Day 4

Evening all.

On the train home and setting up tomorrow. Not read the eulogies, not particularly interested to be honest. This appears to be a road. Shoaib Malik made 245 on it. Alastair Cook is a class bat who can be incredibly tough to get out. He has played well.

I’m going to go off piste a little. I don’t blame Pakistan for a pitch like this. If I were them I’d prepare one where I’d go for a batting contest and take my chances. It is too good a surface but we collapsed on belters in England. It is not the entertainment business. It is sport. I don’t pretend they are exciting but they are part of test cricket. England will do very well to draw. They are doing very well.

Imbeciles like Vaughan need to wind their necks in. We’ve won two (I think) overseas tests v Pakistan for a reason. They are not cheap. They are phenomenally hard earned. Sticking us on disintegrated pitches where it is who has the best spinners and batsman against it world elicit the same moans. We are sounding a lot like Aussies. This is not a contest played for our benefit. Sub continental cricket is hard. Very hard.

I can’t go through the post without responding to the usual muppet. I suggest, if you so love my content, you do one of two things. Fight your corner here or Foxtrot Oscar. I’ve taken a back seat for the past two months. Had a break. Done other things. It’s been nice. It’s not us making it him v him. Distance hasn’t validated the decision. Don’t like it? Don’t come here. I’m a nobody.

The fourth day beckons. Think it will be dull. Might see a triple. You never know. …

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78 thoughts on “Day 4

  1. Metatone October 15, 2015 / 8:12 pm

    Personally (and I accept I’m in a minority) I’d be much happier to watch us lose on a raging bunsen than wade through the kind of draw this game is shaping up to be.

    More realistically, as I said to Tresgaskis on Twitter, being a groundsman in Abu Dhabi needs to be understood as a brutally difficult job. The weather means that most of the year if you get anything even a bit wrong, you end up with a baked concrete road…

    Like

    • LordCanisLupus October 15, 2015 / 8:15 pm

      Absolutely. This is what annoys me. It’s as if they can make a pitch we like. It’s tough.

      It is not exciting but then I’m not enamoured of two and a bit day green tops.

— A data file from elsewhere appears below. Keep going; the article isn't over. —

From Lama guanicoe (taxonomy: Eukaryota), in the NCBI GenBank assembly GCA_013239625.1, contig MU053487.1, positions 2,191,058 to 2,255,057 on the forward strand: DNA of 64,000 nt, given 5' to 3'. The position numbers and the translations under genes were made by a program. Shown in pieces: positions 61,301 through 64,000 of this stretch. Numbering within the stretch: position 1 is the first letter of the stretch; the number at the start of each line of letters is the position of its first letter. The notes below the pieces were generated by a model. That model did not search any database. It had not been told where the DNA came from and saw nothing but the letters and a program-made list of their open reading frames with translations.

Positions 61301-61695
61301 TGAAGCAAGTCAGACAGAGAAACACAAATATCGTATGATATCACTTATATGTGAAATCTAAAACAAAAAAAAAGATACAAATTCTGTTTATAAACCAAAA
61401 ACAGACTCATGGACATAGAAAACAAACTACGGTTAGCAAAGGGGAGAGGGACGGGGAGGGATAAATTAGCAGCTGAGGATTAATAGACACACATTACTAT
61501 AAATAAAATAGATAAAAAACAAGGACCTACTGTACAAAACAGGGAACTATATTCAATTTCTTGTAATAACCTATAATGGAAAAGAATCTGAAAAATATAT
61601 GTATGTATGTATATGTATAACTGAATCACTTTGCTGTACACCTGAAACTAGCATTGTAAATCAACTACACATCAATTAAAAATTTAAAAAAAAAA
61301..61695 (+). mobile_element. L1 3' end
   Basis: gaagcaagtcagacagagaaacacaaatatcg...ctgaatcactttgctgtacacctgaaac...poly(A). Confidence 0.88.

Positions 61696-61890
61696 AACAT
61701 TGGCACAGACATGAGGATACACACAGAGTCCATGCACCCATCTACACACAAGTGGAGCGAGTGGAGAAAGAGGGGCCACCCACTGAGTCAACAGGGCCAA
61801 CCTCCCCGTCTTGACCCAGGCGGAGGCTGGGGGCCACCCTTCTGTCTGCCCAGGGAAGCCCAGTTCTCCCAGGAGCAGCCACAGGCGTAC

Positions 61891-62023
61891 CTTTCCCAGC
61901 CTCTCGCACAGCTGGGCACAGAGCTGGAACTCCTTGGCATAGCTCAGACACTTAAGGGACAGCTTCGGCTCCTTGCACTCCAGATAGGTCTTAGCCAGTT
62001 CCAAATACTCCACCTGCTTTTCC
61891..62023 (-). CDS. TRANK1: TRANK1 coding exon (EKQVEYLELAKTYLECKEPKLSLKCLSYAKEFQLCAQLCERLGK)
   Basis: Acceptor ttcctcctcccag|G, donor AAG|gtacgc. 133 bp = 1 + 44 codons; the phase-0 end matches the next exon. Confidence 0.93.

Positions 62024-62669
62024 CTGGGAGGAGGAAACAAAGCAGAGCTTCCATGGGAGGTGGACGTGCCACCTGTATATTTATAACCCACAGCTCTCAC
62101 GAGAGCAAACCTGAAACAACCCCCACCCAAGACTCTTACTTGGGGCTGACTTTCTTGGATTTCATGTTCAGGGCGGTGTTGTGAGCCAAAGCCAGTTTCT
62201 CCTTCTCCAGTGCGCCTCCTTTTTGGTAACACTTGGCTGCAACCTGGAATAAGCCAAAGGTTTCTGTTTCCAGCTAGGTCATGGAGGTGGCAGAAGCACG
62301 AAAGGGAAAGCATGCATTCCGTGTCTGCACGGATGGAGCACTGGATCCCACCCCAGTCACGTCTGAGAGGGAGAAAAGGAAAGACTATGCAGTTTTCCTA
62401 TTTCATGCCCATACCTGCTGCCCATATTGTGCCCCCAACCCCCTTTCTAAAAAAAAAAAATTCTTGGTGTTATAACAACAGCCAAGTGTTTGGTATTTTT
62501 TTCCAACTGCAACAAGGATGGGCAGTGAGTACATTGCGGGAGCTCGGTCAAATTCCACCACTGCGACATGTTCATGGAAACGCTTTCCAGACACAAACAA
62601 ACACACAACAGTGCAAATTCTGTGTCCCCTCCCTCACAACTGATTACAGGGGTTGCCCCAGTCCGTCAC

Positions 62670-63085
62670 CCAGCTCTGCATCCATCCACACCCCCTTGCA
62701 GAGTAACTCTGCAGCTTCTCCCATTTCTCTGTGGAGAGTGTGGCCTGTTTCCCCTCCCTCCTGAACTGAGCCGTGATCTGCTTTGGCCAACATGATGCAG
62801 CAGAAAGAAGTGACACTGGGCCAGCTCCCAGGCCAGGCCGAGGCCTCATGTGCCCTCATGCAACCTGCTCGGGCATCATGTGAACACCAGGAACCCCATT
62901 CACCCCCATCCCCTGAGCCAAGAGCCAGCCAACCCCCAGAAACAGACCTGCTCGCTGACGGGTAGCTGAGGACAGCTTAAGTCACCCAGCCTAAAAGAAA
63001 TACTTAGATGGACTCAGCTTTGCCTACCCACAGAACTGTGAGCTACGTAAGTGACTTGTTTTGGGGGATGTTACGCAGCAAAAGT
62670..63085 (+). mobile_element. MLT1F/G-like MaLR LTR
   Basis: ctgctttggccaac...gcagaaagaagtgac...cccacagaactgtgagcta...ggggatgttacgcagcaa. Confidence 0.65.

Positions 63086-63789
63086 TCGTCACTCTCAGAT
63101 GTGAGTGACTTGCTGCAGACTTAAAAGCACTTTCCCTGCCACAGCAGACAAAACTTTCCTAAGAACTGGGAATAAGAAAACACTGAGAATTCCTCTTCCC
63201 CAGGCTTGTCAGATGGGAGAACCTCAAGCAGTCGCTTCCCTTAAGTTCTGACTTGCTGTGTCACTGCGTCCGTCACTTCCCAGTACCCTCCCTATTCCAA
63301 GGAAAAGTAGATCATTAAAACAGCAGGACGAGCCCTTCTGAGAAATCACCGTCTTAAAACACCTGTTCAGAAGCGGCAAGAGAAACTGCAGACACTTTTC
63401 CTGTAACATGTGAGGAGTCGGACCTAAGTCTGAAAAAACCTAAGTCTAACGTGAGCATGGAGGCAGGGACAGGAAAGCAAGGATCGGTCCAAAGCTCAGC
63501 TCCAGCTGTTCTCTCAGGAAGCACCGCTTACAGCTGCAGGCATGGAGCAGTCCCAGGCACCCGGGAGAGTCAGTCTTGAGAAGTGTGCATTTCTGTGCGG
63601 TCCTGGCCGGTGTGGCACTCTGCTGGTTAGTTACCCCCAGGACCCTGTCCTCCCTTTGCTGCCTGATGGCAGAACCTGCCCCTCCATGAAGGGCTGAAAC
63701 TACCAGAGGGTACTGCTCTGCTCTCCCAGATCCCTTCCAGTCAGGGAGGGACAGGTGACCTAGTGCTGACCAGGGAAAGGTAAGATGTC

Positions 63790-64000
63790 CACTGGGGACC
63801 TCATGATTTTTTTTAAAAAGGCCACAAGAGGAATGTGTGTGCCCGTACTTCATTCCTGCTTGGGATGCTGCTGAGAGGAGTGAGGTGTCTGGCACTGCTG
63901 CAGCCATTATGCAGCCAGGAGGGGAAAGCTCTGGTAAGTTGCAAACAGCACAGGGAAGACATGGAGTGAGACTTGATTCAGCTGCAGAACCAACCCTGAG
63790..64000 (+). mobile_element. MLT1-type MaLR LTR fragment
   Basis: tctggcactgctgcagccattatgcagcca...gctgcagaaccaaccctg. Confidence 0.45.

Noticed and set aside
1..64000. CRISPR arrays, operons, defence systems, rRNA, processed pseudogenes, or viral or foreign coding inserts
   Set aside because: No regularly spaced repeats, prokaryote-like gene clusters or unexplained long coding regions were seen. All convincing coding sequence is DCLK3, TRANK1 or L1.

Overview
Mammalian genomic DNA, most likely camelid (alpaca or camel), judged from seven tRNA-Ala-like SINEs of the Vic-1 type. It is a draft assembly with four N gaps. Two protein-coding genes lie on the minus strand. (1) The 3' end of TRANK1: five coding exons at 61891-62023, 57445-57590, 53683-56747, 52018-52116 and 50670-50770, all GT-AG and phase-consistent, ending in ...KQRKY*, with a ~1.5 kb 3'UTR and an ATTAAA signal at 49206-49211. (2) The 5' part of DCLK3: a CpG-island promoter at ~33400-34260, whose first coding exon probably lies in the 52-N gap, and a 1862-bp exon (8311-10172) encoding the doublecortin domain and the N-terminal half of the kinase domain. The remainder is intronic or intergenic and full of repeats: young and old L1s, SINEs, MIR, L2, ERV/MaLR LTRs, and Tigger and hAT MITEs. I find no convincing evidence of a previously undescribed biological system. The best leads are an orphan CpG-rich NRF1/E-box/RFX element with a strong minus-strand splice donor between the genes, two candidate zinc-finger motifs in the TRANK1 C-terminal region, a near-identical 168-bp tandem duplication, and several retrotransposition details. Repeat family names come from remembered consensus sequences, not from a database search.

Like

      • metatone October 16, 2015 / 6:37 am

        It’s odd how people get bent out of shape about this. “Death of Tests” and all that.

        To me this is a part of Test cricket. Obviously if all the other pitches in the series are like this and it ends up 0-0 then I think there’s a problem. But usually the other pitches have more in for spin and there are some results.

        Like

  2. SimonH October 15, 2015 / 10:26 pm

    This is terribly unfair – but here goes…

    Do all Cook’s runs in Asia tend to win matches? No, they don’t –

    http://stats.espncricinfo.com/ci/engine/stats/index.html?class=1;continent=2;filter=advanced;groupby=players;orderby=won;team=1;team=2;team=3;team=4;team=5;template=results;type=team

    Yes I know – this probably says more about England’s bowling in the time Cook has been playing. Still, for all his runs in Asia, Cook has currently played in as many winning teams in Asia as, for example, Ashley Giles.

    Like

    • d'Arthez October 16, 2015 / 5:52 am

      5 wins in 19 matches. Or 3 in 17 if we exclude Bangladesh. That is really not that much to write home about.

      Mind you, Clive Lloyd is the only visiting batsman to score more than 1000 runs in wins in Asia.

      And if we exclude Bangladesh (like the ECB does from its scheduling, so it is fair), the leading run scorer for England in wins in Asia is a certain Kevin Pietersen.

      In terms of averages in wins, Cook is up there with the best, but he is partly helped by the incompetence of the rest of the batting order (if England had won 3-0 in 2012, his average for this statistic would have come crashing down, as Cook himself averaged less than 30 for that series).

      Like

  3. Sean B October 15, 2015 / 11:26 pm

    It’s a road and doubt the Pakistan team think much of it either. Nothing for seamers or most importantly spinners. I’d have produced a Bunsen if I was them, but doubt they get that much of a say home from home. I’m going to the 2nd test in Dubai, be interested if they’ve had a word by then..

    Like

  4. Arron Wright October 16, 2015 / 6:38 am

    If He gets 355*, how many hypocritical tossers will mention the drops and jammy lbw reprieves?

    Like

    • escort October 16, 2015 / 7:07 am

      It would have to be a timeless Test for him to plod his way to that score wouldn’t it?

      Like

    • LordCanisLupus October 16, 2015 / 8:02 am